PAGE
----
When Raspberry Pi co-creator Eben Upton helped come up with the idea of an inexpensive Linux-powered single board computer (SBC), he honestly thought, "We would sell about 1,000, maybe 10,000 in our wildest dreams. We thought we would make a small number and give them out to people who might want to come and read computer science at Cambridge." He was wrong.
The maker community fell in love with the idea of the Raspberry Pi and by the time the Raspberry Pi Model B first appeared, the initial run gone in hours with 100,000 units sold in the first day. Two years after it first went to market, more than 2.5 million Raspberry Pi SBCs have sold. Not bad for a computer powered by a 700MHz ARM11 chip, 512MBs of RAM, and requires an SD or MMC memory card for storage.
That's only the tip of the iceberg. There's far more you can with Raspberry Pi SBCs than use them to duplicate the functionality of other kinds of computers. Here's my pick of projects I've found especially interesting.
Just look at that cute "face!"
It's not Wall-E, but this cute little Raspberry robot project is perfect for anyone who wants to start exploring the world of robotics.
There are many other nifty Raspberry Pi robotic projects such as this robot arm (pages 9 to 11) and a way to put that robot arm on its own mini-tank (pages 4 to 7). Or, you can also retrofit an R2D2 toy to work with Raspberry PI,
Sure the Internet of Things is bringing us smarthomes with a variety of devices from companies such as Google's latest acquisition Nest. Or, you could do it yourself (DIY)! If a DIY approach to home automation sounds good to you, you can use a Raspberry Pi to run your home with Arduino boards to monitor and control your electronics.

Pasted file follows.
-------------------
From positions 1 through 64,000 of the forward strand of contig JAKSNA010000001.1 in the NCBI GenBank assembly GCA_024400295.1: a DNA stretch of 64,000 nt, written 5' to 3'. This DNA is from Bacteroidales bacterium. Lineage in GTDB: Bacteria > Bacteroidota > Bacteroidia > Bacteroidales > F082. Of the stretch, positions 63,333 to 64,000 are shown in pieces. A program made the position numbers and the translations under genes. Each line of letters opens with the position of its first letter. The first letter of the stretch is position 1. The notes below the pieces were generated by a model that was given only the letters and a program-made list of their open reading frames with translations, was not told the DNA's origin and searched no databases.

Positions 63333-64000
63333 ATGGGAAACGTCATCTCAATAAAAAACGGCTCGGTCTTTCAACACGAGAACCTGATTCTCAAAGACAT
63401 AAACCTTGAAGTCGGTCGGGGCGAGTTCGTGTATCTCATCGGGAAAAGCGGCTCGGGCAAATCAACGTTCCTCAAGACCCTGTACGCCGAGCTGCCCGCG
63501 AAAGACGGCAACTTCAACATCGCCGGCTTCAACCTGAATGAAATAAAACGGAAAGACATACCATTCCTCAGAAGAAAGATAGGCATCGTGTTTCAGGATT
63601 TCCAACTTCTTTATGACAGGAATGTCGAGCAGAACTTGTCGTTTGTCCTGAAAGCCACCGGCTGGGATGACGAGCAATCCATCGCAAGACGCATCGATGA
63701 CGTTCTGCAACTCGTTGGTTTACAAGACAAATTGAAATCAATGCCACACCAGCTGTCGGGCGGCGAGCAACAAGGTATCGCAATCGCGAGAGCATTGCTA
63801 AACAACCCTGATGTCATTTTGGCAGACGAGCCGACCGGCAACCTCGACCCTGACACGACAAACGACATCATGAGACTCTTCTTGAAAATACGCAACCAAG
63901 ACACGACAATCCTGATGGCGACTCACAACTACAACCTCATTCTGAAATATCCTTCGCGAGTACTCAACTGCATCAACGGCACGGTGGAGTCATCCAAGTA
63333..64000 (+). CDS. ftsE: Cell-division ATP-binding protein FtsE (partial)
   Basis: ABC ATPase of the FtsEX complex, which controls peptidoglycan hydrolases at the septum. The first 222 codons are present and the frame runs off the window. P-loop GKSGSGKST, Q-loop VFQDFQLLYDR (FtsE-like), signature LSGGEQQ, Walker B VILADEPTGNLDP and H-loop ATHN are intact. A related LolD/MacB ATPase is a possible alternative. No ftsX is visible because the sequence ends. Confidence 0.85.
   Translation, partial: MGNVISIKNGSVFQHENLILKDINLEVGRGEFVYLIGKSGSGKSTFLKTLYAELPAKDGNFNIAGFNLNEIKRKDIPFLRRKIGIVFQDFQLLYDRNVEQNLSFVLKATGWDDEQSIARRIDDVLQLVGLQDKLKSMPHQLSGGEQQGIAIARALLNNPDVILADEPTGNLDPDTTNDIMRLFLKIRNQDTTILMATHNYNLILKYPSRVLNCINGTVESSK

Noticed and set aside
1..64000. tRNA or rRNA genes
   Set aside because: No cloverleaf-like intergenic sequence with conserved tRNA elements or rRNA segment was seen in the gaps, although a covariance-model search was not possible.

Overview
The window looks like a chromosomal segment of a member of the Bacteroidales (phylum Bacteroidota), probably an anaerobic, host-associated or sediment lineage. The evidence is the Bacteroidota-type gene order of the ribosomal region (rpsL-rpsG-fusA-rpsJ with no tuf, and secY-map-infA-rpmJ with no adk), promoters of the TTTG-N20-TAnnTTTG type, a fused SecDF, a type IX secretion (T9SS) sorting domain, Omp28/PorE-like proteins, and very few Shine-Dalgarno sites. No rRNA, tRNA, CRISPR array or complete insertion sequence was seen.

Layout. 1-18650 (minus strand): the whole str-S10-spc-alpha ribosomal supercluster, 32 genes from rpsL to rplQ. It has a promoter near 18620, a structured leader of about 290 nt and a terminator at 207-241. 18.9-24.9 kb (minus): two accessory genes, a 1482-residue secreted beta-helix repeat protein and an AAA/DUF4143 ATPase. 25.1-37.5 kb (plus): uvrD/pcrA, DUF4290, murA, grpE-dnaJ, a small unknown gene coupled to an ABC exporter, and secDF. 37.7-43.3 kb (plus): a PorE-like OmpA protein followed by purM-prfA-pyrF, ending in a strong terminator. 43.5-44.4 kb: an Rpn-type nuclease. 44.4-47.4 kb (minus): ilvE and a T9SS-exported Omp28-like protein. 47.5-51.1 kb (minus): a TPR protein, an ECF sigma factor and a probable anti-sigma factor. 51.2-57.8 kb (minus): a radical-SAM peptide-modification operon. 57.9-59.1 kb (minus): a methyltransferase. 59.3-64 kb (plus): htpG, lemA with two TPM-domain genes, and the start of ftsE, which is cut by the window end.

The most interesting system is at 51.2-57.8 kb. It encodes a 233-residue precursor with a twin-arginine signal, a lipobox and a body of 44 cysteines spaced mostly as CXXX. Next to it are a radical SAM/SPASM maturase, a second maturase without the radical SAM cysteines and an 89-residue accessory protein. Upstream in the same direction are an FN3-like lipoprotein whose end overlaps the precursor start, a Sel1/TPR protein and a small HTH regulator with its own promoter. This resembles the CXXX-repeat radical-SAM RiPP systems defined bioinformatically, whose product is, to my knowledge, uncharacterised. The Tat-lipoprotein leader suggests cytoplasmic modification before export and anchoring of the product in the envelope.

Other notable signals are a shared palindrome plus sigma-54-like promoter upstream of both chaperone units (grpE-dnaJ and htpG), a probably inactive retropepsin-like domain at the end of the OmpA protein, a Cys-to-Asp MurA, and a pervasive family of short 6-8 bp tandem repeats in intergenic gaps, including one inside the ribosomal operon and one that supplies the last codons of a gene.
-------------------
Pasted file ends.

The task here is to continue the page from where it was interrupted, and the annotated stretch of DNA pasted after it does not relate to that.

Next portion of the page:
There's also a twinned pair of commercial projects called Pi-Face and Gertboard that can help you build the Raspberry Pi home automation system of your dreams.
What happens when you marry the 13th century spinning wheel with the 21st century Raspberry Pi? You get a really cool way to spin thread or yarn. You also get proof positive that you don't need to be any kind of technical expert to build nifty stuff with a Raspberry Pi.
As the Raspberry sPIn inventor, Cyndi Minister, said, "I had ZERO programing or electrical knowledge before embarking upon this adventure." It took her longer than she thought, but at the end it worked out well for her and, as she wrote, "It makes pretty sweet yarn too!"
Did you ever think you might like to have a mirror that also worked as a display? Well, that's the idea Michael Teeuw came up with one day while shopping with his girlfriend at Macy's. The programming part of this project looks pretty simple, but the mechanics of putting it together will take a lot of work. I, for one, think that it looks pretty neat and I'm tempted to build one of my own. a
Do you like beer? Did you know that ZDNet's own Mary Jo Foley enjoys making her own beer? If you're a home brewer then you'll want to check out Ted Hale who uses a Pi to control every step of his partial mash brewing. Be warned, however, that this is not a project for amateurs. There's a lot that can go wrong here and when you're dealing with propane and fire this is one project that can literally cause things to go up in smoke if you're not careful.
OK, so maybe you can't afford to pay to get a reservation on one of the first Virgin Galactic or SpaceX, but you might be able to buy a weather balloon, add some sensors, and a Raspberry Pi and get into the near space of 27 to 40 kilometers above sea-level. That's what Dave Akerman did with his high altitude ballooning, Raspberry Pi project.
This isn't a project you can do on the cheap, but if you like the idea of watching the world go by from say 30 klicks up, it's incredibly neat.